Antoniojuan “AJ” Randle-Garcia: Advocate

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Photo courtesy AJ Randle-Garcia

War. Unfortunately, it’s part of life. For Antoniojuan (AJ) Garcia, he fought in many wars, but continues to battle another.

The seventy-four year old Arroyo Grande, California native, served in Vietnam, where he endured a causality. During a usual military operation, his legs were injured and AJ has used a wheelchair ever since.

But he didn’t let that deter him. After thirty-eight years, Officer Randle-Garcia happily retired from the Army. The gentleman was also lucky in love. He met his future husband, John Pence Randle, when they were kids. (John also enlisted in the Army the same time AJ did but he didn’t make a career out of it.) At thirteen, they both told their parents about being in love. AJ’s father’s remark, “Just don’t tell anyone else.” In the fifties, being gay meant you were mentally deranged. My god, how threatened and insecure people can be—even today! (Gulp.) Frightening. Fear.

AJ and John were together forty-seven years and raised two sons. Several years ago,

Illustration by Davidd Batalon

tragically, John was killed in a car accident. Around that time, their youngest son, Junior, was killed serving his country. Capt. Antoniojuan Eduardo Franco Ablaza Randle-Garcia Jr., died July 18, 2002, in the war against terrorism. He was forty-two.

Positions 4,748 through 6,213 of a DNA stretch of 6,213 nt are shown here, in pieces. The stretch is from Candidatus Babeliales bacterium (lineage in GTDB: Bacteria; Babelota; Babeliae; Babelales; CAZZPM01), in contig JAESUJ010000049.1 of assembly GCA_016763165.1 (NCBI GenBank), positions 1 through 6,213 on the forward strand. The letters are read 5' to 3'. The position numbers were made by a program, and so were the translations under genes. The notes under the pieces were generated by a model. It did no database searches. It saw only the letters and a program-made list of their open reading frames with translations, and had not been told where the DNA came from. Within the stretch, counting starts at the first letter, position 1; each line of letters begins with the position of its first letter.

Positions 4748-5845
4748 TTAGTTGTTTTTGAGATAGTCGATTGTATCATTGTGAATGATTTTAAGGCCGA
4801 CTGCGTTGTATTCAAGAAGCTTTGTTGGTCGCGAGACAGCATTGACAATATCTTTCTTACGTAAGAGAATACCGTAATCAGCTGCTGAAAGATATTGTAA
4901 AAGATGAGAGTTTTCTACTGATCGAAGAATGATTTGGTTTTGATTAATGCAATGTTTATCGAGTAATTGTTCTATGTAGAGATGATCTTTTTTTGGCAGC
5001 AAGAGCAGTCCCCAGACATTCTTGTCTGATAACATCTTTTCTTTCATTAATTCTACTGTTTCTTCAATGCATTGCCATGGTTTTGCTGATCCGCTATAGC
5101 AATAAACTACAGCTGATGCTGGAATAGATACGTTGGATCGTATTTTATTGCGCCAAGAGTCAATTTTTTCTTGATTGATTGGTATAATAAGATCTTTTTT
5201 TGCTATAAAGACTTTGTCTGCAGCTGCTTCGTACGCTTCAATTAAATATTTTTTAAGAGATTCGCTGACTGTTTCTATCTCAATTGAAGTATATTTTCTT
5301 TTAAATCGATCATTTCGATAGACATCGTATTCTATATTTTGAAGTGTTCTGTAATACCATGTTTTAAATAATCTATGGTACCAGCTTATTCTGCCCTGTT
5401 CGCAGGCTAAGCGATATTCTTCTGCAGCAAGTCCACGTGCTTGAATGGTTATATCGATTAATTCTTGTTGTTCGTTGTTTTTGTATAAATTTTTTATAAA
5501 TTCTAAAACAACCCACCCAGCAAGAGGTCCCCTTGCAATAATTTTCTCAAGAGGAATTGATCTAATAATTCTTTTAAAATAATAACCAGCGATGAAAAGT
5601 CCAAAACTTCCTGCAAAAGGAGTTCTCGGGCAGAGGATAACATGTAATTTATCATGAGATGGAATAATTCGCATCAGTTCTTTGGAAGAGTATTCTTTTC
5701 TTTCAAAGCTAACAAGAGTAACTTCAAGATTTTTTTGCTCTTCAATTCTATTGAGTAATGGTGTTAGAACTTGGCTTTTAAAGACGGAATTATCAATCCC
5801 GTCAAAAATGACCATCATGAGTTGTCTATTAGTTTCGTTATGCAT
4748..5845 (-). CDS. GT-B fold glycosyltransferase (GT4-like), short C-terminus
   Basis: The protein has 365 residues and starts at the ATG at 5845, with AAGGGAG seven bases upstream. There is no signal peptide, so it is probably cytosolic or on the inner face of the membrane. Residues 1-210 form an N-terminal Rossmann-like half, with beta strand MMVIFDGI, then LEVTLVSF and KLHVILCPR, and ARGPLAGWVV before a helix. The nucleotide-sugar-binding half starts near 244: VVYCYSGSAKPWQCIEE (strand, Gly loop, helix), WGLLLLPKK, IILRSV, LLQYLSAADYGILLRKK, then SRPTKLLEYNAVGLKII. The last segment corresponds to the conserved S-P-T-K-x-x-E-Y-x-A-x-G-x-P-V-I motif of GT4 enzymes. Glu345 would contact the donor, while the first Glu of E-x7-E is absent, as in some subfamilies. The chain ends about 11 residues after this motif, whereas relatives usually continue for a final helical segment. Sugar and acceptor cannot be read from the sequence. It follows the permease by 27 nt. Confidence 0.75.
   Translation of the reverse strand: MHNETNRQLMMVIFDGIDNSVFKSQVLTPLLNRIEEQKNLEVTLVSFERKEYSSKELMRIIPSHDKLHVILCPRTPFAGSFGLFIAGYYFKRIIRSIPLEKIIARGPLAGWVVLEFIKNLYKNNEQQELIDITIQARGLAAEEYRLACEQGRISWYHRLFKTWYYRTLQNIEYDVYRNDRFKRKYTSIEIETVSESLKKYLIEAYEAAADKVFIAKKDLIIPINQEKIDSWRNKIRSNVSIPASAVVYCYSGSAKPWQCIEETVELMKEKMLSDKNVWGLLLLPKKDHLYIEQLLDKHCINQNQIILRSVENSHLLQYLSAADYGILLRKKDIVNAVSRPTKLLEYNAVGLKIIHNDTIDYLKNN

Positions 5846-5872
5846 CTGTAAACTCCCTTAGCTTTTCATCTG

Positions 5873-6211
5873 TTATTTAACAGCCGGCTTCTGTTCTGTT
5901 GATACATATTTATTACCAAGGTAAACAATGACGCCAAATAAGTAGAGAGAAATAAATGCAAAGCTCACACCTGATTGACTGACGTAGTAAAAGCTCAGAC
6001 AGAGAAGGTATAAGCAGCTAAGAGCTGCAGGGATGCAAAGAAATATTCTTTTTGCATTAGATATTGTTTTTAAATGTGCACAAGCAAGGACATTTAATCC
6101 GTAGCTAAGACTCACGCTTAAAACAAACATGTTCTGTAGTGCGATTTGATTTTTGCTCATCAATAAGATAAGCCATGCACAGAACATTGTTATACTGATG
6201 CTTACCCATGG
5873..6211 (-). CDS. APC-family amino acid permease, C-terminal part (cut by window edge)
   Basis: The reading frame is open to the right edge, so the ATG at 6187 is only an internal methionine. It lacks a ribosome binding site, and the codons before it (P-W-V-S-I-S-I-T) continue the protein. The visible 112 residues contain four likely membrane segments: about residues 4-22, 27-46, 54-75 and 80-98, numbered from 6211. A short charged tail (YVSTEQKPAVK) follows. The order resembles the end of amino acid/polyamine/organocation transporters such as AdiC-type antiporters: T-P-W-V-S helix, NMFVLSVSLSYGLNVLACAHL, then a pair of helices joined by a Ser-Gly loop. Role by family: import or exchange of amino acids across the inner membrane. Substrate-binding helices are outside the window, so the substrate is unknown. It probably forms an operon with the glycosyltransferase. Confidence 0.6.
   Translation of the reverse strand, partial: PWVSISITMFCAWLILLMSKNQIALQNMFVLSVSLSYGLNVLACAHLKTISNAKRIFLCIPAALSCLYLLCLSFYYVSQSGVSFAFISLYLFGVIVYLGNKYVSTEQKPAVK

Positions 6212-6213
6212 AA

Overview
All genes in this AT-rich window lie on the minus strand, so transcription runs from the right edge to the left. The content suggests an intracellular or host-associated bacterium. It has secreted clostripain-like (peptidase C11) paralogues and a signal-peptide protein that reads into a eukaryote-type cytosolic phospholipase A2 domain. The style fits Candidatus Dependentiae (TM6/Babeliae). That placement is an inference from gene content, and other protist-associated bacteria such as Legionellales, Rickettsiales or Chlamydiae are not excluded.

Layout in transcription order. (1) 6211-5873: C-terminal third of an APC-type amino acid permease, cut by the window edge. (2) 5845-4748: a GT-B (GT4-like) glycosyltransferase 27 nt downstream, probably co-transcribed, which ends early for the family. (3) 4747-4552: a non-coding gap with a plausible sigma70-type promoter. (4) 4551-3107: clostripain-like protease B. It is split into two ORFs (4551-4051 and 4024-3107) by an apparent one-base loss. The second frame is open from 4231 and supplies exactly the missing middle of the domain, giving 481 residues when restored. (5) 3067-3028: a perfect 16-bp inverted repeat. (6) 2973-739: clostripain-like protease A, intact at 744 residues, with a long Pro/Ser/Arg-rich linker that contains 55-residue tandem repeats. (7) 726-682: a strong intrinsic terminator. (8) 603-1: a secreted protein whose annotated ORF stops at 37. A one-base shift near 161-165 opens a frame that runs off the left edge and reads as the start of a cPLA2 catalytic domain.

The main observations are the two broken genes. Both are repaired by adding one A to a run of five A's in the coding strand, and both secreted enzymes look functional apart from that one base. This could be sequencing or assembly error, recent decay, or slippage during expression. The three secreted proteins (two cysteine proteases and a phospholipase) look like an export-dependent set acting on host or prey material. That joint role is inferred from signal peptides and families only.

Gerald, AJ and John’s other son, is living with HIV, which inspired AJ to ride in the 2013 AIDS/LifeCycle (ALC). That was his second ride, as in the eighties, he rode in the second California Ride, before it was called ALC!

You might wonder how he made the trek from San Francisco to Los Angeles: he had a customized three-wheeler that was operated by a hand crank.

Well…if you haven’t guessed it by now, AJ’s other war is AIDS. He’s unyielding in battling this enemy!

Turning seventy-five on the first of January, the vivacious Vet seems to wear a permanent smile. His positive attitude and boundless energy far exceeds this gal’s! Residing on Elizabeth Lake, a natural body of water in the Angeles National Forest just north of L.A., AJ welcomes me to his comfy abode. We sit alongside the water.

Ruby Comer: What brought you to the shores of Elizabeth Lake?
Antoniojuan Randle-Garcia:
Well, I’m a country boy at heart. [AJ surveys the picturesque view.] I’ve been here five years.

It is absolutely enchanting here. Tell me, what is a typical day for AJ?
Walking my dogs, putting puzzles together, and spending time with other veterans. I also enjoy my family—and I love karaoke.

Who doesn’t enjoy karaoke?! Give me that mic! Say, when did you first hear about the epidemic?
In 1981, while I was in serving in the Army. My son contracted it from a blood transfusion.

Oh…my…God. So sorry to hear AJ. Damnit. How has the epidemic affected you?
It has made me more passionate in how I feel about this war that I came home to…which doesn’t seem to have an end.